More than other artists, Baldessari has understood that pictures arise above all in the heads of the viewers. The storyboards play with the desires and expectations of the viewer, with his power of imagination along with his memories. The canvases make use of our tendency to read stories into every image, fostered not least of all by films. They attain entrance into the psyche of the viewer and bring him to the point where he may not understand, but absolutely desires to do so.
Two Hands Holding Cell Phone may have nothing to do with the black-and-white photograph of a meeting in which a head, painted over in the color of skin, looks at a raised index finger, even less with the photograph of a bouquet of flowers, partly ripped in the middle. There is just as little connection between the faceless ceremonial photograph of Pope Benedict XVI and the caption Woman Speaking into Ear of Man (Gesturing with Hand) or between the fashion-show snapshot of Two Men Lowering Coffin into Grave (Large Floral Arrangement in Foreground), to which a yellow pair of sunglasses has been appended, and the protest photograph of a solitary South American behind barbed wire.
But it is precisely this combination of images which causes the yearning for conventional narration to miscarry in an enigmatic manner. The storyboards lead to the collapse of the referential interconnections promulgated by the media, in other words of the stories which we tell ourselves. They cancel out what for us long ago became an automatized, media-driven view of the world. Their omissions may induce the viewer to develop his own story.
Baldessari has often said that he does not consider Andy Warhol or Jasper Johns to be the most important visual artist of the nineteen-sixties, but instead the French Nouvelle Vague filmmaker Jean-Luc Godard. Perhaps the works featured in this exhibition could be read as the outlines of an imaginary film which Godard would have very much appreciated. He would have held the irreverent intellectual stature of the storyboards in high esteem, as well as their montage aesthetic and the contrary statements made by their texts and images. And last but not least, he would have approved of their fundamental poetic of freedom, which causes us to question long-held beliefs. When meaning is prefabricated, as these pictures seem to say, then we must shove everything to the side in order to think of something new.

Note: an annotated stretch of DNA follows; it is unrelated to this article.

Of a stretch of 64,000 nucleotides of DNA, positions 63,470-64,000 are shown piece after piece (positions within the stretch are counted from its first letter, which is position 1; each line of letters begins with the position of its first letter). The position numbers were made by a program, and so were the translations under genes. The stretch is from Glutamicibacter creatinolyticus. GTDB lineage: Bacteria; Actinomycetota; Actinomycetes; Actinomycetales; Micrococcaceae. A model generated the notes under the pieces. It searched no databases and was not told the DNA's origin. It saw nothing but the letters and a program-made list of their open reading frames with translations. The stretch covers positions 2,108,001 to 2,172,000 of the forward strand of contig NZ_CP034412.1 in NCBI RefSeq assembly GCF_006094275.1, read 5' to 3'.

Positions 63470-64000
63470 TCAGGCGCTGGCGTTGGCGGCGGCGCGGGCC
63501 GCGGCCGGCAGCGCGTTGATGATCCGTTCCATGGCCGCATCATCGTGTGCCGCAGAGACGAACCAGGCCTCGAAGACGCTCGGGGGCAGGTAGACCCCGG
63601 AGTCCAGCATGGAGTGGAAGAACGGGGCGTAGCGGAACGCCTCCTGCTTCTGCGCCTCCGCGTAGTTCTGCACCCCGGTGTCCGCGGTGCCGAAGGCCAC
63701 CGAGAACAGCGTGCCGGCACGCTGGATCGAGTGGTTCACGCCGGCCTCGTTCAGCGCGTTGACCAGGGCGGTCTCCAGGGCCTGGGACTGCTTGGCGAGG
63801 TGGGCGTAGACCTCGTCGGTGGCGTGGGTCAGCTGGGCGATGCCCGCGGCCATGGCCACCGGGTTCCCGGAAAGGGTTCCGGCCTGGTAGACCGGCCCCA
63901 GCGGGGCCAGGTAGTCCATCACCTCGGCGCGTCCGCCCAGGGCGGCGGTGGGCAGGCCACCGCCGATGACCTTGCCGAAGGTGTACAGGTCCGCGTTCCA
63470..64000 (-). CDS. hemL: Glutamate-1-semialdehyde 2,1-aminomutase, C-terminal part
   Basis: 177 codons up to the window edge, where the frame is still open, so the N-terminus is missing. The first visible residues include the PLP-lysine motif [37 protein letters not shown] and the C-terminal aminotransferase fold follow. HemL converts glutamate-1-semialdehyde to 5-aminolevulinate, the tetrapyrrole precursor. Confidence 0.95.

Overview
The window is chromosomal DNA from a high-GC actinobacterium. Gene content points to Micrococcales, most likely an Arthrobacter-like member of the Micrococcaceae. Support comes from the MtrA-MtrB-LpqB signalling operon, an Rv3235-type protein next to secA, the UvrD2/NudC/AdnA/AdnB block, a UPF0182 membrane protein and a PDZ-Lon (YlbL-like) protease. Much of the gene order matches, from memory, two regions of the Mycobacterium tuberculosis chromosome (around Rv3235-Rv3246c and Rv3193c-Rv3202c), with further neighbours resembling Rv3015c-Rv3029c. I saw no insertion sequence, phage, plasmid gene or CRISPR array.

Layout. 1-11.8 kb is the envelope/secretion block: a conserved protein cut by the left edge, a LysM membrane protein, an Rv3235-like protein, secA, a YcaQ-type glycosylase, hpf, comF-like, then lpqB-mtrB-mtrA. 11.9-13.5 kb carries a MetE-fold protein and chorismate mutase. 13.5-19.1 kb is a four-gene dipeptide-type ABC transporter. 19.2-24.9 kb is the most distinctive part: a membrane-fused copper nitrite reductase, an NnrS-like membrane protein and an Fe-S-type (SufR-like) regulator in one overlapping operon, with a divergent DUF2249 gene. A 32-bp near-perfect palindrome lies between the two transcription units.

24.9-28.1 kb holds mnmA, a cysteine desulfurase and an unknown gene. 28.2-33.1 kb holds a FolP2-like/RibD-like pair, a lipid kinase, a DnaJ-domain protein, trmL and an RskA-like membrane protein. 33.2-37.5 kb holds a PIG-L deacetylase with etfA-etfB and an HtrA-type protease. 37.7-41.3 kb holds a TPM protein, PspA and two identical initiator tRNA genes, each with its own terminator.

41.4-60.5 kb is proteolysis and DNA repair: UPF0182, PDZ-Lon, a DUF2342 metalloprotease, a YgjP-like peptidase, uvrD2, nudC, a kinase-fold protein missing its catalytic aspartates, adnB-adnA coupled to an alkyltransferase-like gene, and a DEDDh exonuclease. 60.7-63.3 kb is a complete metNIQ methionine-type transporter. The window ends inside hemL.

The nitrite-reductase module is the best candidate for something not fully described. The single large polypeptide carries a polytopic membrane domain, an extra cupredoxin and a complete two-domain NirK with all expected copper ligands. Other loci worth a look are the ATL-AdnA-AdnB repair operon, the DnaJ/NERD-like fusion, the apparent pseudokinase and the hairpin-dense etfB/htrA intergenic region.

John Baldessari (born 1931 in National City, California) lives and works in Santa Monica, California. His works were part of the 47th (1997) and 53rd (2009) Venice Biennials, the Carnegie International (1985-86), the Whitney Biennial (1983), as well as the documenta V (1972) and VII (1982). In 2005, an extensive, two-part retrospective was dedicated to the artist at the Museum Moderner Kunst Stiftung Ludwig Wien and at the Kunsthaus Graz. In June 2009, John Baldessari was awarded the Golden Lion at the 53rd Venice Biennial and 2012 the Kaiserring of the city of Goslar for his lifetime achievement. His large retrospective Pure Beauty opened 2009 at the Tate Modern in London, and subsequently was on view at the MACBA, Barcelona (2010), the LACMA, Los Angeles (2010), and the Metropolitan Museum of Art, New York (2010/2011). Recently the artist has presented his works in solo exhibitions at the Fondazione Prada, Milan (2010) and at the Stedelijk Museum, Amsterdam (2011). In autumn 2013 the Garage Center for Contemporary Culture in Moscow, is showing 1+1=1, a first selective presentation of his recent Double series.